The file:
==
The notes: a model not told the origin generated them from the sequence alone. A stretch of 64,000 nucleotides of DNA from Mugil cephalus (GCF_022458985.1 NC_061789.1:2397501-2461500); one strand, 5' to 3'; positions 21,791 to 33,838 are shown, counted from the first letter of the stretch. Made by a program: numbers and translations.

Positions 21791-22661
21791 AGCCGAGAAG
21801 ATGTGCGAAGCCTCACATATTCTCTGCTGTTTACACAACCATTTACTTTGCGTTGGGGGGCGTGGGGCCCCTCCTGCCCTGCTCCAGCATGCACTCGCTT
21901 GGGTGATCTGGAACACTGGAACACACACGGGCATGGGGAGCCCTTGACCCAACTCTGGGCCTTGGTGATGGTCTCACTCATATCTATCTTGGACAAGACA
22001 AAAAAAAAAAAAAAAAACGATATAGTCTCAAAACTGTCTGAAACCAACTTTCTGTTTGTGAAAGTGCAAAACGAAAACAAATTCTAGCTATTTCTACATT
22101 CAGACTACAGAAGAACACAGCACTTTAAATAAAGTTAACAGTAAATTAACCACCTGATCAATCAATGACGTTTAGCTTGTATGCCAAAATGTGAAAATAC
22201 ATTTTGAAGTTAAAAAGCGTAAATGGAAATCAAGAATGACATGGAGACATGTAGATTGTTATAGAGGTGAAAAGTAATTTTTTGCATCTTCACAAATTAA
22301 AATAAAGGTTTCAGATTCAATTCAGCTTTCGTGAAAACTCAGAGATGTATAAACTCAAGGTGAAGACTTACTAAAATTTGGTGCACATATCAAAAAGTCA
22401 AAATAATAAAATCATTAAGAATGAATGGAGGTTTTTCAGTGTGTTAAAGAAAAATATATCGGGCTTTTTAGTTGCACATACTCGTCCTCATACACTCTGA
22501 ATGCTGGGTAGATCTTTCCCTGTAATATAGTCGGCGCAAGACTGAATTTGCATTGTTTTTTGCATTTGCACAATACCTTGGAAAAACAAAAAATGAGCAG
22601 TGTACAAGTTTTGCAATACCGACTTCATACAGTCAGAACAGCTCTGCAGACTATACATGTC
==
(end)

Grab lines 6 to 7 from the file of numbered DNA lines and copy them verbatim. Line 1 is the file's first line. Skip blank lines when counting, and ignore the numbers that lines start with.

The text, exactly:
22001 AAAAAAAAAAAAAAAAACGATATAGTCTCAAAACTGTCTGAAACCAACTTTCTGTTTGTGAAAGTGCAAAACGAAAACAAATTCTAGCTATTTCTACATT
22101 CAGACTACAGAAGAACACAGCACTTTAAATAAAGTTAACAGTAAATTAACCACCTGATCAATCAATGACGTTTAGCTTGTATGCCAAAATGTGAAAATAC